Snowplow Scala Tracker 0.2.0 released

14 October 2015  •  Anton Parkhomenko

We are pleased to release version 0.2.0 of the Snowplow Scala Tracker. This release introduces a new custom context with EC2 instance metadata, a batch-based emitter, new tracking methods and one breaking API change.

In the rest of this post we will cover:

  1. EC2 custom context
  2. Batch emitter
  3. New track methods
  4. Device sent timestamp
  5. Other updates
  6. Bug fixes
  7. Upgrading
  8. Getting help

1. EC2 custom context

On any AWS EC2 instance, you can access basic information about your instance, such as region, IP-address, instance type etc by requesting a special Amazon-provided URI. With this release, the Scala Tracker can now automatically add this custom context to your events.

To add EC2 instance metadata to your events, you need to invoke enableEc2Context method on your Tracker after its initialization:

val t = Tracker(emitters, "scalatracker", "kinesis-stream-app")
t.enableEc2Context()
t.trackUnstructEvent(heartbitEvent)

Notice that enableEc2Context will prevent all subsequent events from sending until the context is fetched or the request to the AWS metadata URI times out after 10 seconds, although usually it takes much less than second. This also means that your events will be buffered for 10 seconds if you try enable EC2 context on non-EC2 box.

Sometimes you may want access to the context directly so that you can decide yourself when to send it, and when not.

In that case, use the blocking call of Ec2Metadata.getInstanceContextBlocking on initialization of your app to get a Self-describing JSON with the context, and then manually pass it to the track methods:

val ec2ctx: Option[SelfDescribingJson] = Ec2Metadata.getInstanceContextBlocking
t.trackUnstructEvent(event, customContexts ++ ec2ctx.toSeq)

2. Batch emitter

The initial release of the Scala Tracker had only a basic SyncEmitter and AsyncEmitter; both make one HTTP GET request per event.

Now you can also use AsyncBatchEmitter to enque events and send them in batches via POST request:

val batchEmitter = AsyncBatchEmitter.creatAndStart(scalaStreamCollector, bufferSize=32)
val emitter = AsyncEmitter.creatAndStart(cloudfrontCollector)
val t = Tracker(List(batchEmitter, emitter))

With this configuration, any event will be sent immediately with a GET-request to the CloudFront collector, but also will be buffered into batchEmitter which will send all events at once as soon as all 32 events have been buffered.

3. New track methods

The Scala Tracker v0.1.0 could track only custom unstructured events with trackUnstructEvent method.

We have now also implemented trackPageView and trackStructEvent - which could be useful if for instance you are developing a webapp with the Play framework. Here’s an example of a Play Action tracking a Snowplow page view:

import com.snowplowanalytics.snowplow.scalatracker._
import com.snowplowanalytics.snowplow.scalatracker.emitters._

object Application extends Controller {
  val snowplowEmitter = AsyncEmitter.createAndStart(collectorHost)
  val snowplowTracker = new Tracker(List(snowplowEmitter), "scala-tracker", "test-play-app")

  def index = Action { request =>
    val referer: Option[String] = request.headers.get("Referer")
    val url: String = request.uri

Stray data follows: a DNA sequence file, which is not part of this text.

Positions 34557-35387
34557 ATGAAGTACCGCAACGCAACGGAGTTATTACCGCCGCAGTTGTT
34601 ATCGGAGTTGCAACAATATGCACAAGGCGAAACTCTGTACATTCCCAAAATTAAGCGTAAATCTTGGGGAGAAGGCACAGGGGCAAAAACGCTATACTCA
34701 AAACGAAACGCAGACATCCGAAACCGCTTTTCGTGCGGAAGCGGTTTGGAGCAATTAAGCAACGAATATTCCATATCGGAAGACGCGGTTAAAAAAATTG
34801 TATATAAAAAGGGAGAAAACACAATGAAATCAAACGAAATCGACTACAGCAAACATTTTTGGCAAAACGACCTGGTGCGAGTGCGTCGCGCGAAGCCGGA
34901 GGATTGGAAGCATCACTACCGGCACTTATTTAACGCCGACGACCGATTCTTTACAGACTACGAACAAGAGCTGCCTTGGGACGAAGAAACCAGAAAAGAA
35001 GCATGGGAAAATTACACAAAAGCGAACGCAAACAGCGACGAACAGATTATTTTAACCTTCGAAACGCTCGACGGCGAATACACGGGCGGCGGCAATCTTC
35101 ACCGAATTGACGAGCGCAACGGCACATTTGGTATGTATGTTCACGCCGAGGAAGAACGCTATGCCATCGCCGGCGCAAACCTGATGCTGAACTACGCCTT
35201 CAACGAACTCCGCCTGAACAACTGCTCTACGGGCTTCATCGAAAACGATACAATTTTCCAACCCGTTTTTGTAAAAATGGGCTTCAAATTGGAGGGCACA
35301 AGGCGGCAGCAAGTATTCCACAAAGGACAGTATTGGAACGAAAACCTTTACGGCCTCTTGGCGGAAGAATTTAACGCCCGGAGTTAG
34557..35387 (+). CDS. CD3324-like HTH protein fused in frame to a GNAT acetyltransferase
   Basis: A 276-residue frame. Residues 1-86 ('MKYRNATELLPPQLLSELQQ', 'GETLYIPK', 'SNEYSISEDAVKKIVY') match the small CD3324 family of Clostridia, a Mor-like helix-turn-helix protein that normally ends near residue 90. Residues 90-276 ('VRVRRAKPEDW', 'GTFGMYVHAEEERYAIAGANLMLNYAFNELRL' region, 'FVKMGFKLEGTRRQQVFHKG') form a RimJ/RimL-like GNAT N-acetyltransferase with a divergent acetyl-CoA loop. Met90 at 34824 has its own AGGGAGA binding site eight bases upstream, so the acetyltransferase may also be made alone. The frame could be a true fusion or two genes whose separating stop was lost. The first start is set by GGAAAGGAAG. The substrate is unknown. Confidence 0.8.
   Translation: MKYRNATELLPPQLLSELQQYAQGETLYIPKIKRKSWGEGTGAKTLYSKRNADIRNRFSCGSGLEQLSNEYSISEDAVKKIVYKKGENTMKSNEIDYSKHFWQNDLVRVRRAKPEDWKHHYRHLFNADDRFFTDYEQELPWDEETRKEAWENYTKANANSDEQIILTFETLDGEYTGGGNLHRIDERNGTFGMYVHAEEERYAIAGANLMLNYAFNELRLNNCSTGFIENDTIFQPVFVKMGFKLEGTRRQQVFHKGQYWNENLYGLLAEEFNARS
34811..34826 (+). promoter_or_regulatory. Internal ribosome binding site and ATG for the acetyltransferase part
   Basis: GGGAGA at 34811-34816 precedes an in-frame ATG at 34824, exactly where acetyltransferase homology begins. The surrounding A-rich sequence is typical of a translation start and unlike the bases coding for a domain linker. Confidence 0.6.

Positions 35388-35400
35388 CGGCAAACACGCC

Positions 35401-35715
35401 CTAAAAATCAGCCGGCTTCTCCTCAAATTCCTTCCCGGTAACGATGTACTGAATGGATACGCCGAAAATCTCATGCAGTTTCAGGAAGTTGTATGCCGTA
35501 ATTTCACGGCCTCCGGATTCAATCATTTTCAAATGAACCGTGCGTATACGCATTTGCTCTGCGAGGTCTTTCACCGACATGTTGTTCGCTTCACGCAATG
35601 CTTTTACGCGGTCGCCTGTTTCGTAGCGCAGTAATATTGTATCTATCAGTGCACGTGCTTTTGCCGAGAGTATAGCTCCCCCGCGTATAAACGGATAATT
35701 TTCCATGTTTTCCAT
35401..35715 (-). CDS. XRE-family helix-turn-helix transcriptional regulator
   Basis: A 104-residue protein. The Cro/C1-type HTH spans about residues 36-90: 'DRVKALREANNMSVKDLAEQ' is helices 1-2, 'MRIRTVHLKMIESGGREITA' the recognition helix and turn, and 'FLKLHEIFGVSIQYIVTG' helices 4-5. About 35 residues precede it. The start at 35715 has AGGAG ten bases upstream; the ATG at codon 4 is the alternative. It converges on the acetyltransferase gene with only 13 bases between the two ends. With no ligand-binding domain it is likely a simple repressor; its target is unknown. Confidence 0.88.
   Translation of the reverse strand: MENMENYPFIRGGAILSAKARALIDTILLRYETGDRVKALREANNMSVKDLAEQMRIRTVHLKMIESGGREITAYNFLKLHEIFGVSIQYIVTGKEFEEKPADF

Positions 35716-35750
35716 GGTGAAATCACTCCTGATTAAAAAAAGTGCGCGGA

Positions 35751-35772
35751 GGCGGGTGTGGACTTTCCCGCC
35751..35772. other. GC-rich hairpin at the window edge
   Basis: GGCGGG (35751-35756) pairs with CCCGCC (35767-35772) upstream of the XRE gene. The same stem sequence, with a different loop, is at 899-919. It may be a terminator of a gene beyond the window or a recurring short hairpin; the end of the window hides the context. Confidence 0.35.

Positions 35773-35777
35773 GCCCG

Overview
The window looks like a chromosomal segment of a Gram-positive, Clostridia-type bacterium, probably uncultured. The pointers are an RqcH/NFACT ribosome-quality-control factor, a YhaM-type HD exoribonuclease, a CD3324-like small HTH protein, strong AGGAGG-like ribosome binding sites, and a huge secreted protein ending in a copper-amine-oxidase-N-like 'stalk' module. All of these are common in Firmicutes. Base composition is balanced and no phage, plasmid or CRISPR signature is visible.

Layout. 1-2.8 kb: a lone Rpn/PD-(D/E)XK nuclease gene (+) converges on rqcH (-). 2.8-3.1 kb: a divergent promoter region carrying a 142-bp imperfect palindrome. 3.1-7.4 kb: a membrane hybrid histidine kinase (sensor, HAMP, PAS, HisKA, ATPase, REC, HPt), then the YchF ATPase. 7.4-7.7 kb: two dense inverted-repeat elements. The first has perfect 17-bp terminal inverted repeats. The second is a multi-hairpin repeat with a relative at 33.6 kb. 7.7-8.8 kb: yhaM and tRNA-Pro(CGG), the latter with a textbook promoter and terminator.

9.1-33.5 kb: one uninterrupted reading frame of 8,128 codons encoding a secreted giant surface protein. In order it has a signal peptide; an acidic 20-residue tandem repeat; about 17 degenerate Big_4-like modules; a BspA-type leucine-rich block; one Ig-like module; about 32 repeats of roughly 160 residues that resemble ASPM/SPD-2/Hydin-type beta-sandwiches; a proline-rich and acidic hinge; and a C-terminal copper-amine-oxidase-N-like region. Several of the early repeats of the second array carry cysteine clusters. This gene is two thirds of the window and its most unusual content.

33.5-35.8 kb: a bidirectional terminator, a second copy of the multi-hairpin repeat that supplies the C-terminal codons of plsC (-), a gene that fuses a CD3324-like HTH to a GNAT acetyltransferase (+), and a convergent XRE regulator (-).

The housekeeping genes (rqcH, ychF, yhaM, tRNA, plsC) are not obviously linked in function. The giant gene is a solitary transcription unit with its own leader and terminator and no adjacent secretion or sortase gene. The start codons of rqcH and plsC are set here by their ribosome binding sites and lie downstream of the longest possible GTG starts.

snowplowTracker.trackPageView(url, referrer = referer)
    Ok(views.html.index("Index page view has been tracked!"))
  }
}

Note that in a real-world project, you may want to use the Play 2.4 dependency injection approach.

Here is an example of tracking a structured event:

snowplowTracker.trackStructEvent("add-to-basket", property=Some("pcs"), value=Some(3))

4. Device sent timestamp

Thanks to batch emitting and temporarily-inaccessible collectors, the time between creating an event and finally sending it to a collector can be significant.

To make it easier for Snowplow to determine exactly when an event occurred, the Scala Tracker now automatically sends a dvce_sent_tstamp (stm in our [Tracker Protocol] [tracker-protocol]) with every event, to record exactly when the event left the tracker.

You can read more about all these timestamps and Snowplow’s treatment of event time in our recent blog post.

5. Other updates

5.1 Time units changed

Breaking change: in this release, all track* methods now take temporal arguments in milliseconds rather than seconds as before.

This change is to converge the Scala Tracker with the other Snowplow trackers, and provide more control over events’ timestamps.

5.2 Delay in sending the first event

The Scala Tracker uses spray-client and Akka under the hood. This setup involves a relatively heavy actor system initialization, and thus your first event may be sent with few seconds delay.

We are working on the elimination of this delay (see #22 for details).

6. Bug fixes

The most important bug fix is (#24), where we improved our handling of unavailable or broken event collectors.

In version 0.1.0, if the collector was unavailable or responded with a bad HTTP response, the request was re-sent continuously until the collector succeeded (or indeed the app shutdown). In this release, we extend the backoff period after each failed request and the tracker will give up after the 10th try.

7. Upgrading

You can find out more about installing and upgrading this tracker on the Scala Setup Guide on our wiki. We have also added an installation guide for Maven and Gradle users.

The Redshift table definition for the EC2 instance metadata is available on GitHub as instance_identity_document_1.sql.

8. Getting help

You can find the Scala Tracker usage manual on our wiki.

The full release notes are on GitHub as Snowplow Scala Tracker v0.2.0 release.

In the meantime, if you have any questions or run into any problems, please raise an issue or get in touch with us through the usual channels!